I think I have blog ennui. In regard to my own posting, that is — I still enjoy reading others, and still get exciting about discovering great posts on unheralded blogs. But I have a rapidly diminishing interest in the products of my own pen. For the last few weeks, posting anything here has seemed a chore. The thrill is gone. Anyone know any cures?
There was snow on the ground for the fifth morning in a row, an inch and a half of fresh powder — well, not powder, exactly, but just sticky enough to cling to branches and the furrowed bark of the black walnut trees in the yard, where three squirrels chased each other, spiraling up and down the trunks first one direction and then the other in mad, headlong spurts that left little puffs of snow behind them, like clouds of exhaust. A couple minutes of that, then over to the lilac where a pair of them disdained the natural pathways the branches afforded, treating them instead like rungs on a ladder — and barely slowing down. Maybe the weird weather is getting to them, I thought. Sitting inside, I heard nothing from their chase, but I know that sound of claws scrabbling on bark so well, I can’t replay the scene in memory without hearing it, in the same way that I can’t remember the characters in a subtitled foreign film speaking anything but English.
This afternoon, I watched a cardinal make threatening gestures at its reflection in the window, diving and fluttering. This wouldn’t seem at all remarkable — cardinals are among the most notorious of reflection-fighters — except that this was a female cardinal. After her third sortie, her mate flew in and perched in the bush below her. I wondered if she hadn’t learned this behavior from watching him in past years. Perhaps she was trying to lead by example, feeling that it was high time he start defending territory so they could get this breeding thing underway. If so, it obviously wasn’t working. He continued to sit in the bush, looking just a little nonplussed.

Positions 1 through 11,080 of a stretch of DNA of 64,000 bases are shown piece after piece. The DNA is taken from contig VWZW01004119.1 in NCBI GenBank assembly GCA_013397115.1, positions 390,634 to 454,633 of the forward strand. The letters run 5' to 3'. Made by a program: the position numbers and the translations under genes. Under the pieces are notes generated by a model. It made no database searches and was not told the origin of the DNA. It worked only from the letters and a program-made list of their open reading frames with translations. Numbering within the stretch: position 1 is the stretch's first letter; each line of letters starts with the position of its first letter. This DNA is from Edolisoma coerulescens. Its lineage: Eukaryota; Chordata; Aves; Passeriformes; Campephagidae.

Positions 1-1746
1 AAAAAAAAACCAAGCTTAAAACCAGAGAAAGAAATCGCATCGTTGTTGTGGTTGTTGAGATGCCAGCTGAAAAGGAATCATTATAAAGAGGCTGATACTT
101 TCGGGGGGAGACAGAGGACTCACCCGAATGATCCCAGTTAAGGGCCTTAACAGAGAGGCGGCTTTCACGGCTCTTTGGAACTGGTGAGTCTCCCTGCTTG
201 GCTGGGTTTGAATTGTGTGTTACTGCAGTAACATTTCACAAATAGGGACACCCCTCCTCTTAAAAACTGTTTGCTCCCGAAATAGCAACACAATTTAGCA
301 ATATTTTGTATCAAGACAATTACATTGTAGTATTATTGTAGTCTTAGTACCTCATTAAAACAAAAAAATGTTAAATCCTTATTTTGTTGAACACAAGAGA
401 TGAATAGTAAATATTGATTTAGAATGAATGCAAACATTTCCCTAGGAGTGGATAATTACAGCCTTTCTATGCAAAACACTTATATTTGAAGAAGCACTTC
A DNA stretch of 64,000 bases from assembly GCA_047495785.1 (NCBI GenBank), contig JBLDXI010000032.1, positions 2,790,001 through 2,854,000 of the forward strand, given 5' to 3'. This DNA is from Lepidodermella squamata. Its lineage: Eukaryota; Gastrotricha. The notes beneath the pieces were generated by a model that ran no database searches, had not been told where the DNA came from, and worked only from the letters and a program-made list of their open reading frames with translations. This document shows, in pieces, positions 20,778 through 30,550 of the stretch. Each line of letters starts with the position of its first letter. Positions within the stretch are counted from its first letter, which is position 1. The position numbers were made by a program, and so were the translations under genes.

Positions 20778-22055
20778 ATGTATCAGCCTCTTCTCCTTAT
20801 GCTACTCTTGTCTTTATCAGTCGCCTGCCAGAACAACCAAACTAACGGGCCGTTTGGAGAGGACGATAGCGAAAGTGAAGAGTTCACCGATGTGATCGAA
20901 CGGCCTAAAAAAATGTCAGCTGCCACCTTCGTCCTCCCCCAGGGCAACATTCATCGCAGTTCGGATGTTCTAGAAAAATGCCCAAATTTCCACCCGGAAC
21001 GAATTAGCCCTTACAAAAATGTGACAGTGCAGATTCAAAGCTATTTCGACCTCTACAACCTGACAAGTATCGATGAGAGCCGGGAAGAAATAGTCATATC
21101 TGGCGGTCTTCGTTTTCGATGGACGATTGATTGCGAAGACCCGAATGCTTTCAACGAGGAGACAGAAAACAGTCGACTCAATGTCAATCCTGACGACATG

Dave Bonta (bio) crowd-sources his problems by following his gut, which he shares with 100 trillion of his closest microbial friends — a close-knit, symbiotic community comprising several thousand species of bacteria, fungi, and protozoa. In a similarly collaborative fashion, all of Dave’s writing is available for reuse and creative remix under a Creative Commons Attribution-ShareAlike 3.0 United States License. For attribution in printed material, his name (Dave Bonta) will suffice, but for web use, please link back to the original. Contact him for permission to waive the “share alike” provision (e.g. for use in a conventionally copyrighted work).